Carefully Corrected / Mutilated Mess: Ossian's Textual Legacies
Barr, Rebecca Anne
MetadataShow full item record
This item's downloads: 48 (view details)
Barr, Rebecca Anne; Tonra, Justin (2015) Carefully Corrected / Mutilated Mess: Ossian's Textual Legacies. Conference Paper
Controversies over legitimacy are an essential part of the literary reception and cultural meaning (Mulholland 394) of James Macpherson s Ossian poems. Many revisionist readings of Ossian attempt to preserve the text from contamination by its author, quarantining the cultural legacy of the first complete edition of the Ossian poems, The Works of Ossian (1765), by disregarding its successor, The Poems of Ossian (1773). Thus, Howard Gaskill, modern editor of Ossian (Edinburgh UP, 1996), characterised the 1773 Poems as a mess which has been bequeathed to us in edition after edition ever since (xxiv). Where Macpherson hopes to have brought the work to a state of correctness, which will preclude all future improvements (1:v), Gaskill laments the authorial vanity which is really behind so many of these revisions (xxiv) and selects the 1765 Works as his copy-text. Though Macpherson described the 1773 edition as [c]arefully corrected, and greatly improved literary criticism has treated it as an illegitimate offspring. In textual terms, then, the choice between these two options equates to a prioritising of the legacy of Ossian or the legacy of Macpherson, mirroring the central terms of the debate about the cultural authenticity of the work. This paper will examine the legacies of the Ossianic copy-texts, arguing that to favour any particular edition perpetuates a limited understanding of many elements--authority, originality, authenticity--which have fuelled interest in Ossian since its initial publication. To circumvent the reification of a singular Works or Poems text, the speakers will present the crowdsourced annotation tool and genetic critical edition of the new social edition (Siemens, et al.), Ossian Online, as a means of unearthing the plural textual shifts and the multiple legacies of this seminal work.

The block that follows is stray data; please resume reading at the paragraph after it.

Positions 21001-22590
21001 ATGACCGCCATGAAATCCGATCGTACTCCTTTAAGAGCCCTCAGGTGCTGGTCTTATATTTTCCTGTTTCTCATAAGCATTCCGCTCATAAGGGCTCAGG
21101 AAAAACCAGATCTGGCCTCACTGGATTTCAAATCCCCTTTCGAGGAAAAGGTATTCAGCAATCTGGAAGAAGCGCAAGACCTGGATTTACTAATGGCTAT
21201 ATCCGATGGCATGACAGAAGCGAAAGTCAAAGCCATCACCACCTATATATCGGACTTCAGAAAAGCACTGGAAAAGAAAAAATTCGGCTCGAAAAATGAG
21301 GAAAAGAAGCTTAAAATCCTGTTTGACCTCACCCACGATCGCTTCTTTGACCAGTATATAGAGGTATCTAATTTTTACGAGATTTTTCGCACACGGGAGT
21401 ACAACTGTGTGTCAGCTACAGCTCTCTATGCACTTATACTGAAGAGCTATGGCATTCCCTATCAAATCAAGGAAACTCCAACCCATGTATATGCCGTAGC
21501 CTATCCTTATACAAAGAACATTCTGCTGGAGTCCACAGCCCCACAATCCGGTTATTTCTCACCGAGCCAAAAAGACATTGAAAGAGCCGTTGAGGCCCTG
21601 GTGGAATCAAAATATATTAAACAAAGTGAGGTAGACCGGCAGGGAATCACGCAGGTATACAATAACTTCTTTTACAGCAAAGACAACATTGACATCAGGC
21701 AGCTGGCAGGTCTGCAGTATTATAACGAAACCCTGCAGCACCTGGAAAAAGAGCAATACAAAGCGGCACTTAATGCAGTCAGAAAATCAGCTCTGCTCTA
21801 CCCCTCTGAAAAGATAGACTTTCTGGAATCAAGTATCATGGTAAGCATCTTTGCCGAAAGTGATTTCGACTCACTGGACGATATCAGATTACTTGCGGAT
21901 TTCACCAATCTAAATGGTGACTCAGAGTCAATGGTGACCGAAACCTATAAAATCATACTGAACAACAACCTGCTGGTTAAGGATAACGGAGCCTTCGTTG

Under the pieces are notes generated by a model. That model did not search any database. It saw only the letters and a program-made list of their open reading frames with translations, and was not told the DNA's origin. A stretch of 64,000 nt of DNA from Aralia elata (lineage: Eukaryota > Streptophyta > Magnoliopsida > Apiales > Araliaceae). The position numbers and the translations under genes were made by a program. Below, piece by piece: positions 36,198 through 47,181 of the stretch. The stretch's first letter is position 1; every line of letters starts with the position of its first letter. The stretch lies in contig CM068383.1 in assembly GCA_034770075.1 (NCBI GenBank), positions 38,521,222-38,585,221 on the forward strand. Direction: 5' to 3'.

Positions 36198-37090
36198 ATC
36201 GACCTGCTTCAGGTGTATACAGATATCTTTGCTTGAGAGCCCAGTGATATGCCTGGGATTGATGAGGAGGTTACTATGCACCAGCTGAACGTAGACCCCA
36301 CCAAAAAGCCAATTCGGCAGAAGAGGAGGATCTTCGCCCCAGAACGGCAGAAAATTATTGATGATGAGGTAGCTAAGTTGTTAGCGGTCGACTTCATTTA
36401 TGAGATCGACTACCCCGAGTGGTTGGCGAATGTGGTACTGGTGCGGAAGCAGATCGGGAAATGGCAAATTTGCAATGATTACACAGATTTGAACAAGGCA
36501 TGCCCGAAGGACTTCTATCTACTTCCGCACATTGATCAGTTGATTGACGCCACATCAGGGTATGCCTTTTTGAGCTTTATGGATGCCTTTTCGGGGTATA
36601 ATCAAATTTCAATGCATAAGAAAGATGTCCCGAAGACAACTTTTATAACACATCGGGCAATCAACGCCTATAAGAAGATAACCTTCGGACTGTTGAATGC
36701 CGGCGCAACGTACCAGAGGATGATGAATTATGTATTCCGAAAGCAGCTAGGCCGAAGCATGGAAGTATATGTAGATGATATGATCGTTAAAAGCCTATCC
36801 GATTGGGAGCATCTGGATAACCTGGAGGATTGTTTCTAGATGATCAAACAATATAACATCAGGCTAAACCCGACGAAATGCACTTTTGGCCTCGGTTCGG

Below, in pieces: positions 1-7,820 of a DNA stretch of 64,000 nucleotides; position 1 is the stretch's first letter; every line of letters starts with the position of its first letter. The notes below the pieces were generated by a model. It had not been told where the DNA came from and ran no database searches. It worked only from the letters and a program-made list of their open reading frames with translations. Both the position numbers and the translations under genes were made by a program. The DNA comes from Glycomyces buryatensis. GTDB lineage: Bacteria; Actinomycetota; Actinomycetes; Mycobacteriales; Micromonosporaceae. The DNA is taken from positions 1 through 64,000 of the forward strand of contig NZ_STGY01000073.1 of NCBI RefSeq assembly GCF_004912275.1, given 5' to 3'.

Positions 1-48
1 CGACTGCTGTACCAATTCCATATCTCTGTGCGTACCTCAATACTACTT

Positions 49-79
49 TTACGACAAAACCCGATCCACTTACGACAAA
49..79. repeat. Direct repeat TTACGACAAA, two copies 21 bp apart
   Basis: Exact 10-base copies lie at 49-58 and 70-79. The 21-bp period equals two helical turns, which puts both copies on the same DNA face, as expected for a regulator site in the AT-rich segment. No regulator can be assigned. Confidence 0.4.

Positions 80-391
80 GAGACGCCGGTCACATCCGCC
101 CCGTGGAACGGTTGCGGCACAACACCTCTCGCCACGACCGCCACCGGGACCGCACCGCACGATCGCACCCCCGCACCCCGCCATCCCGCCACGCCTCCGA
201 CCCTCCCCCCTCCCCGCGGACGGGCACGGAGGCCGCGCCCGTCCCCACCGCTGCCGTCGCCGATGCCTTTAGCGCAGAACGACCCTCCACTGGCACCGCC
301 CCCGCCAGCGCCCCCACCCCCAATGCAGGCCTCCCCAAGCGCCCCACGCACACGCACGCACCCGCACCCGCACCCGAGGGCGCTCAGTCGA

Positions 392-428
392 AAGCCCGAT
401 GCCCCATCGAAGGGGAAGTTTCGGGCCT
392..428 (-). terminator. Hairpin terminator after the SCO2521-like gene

This item is available under the Attribution-NonCommercial-NoDerivs 3.0 Ireland. No item may be reproduced for commercial purposes. Please refer to the publisher's URL where this is made available, or to notes contained in the item itself. Other terms may apply.
The following license files are associated with this item: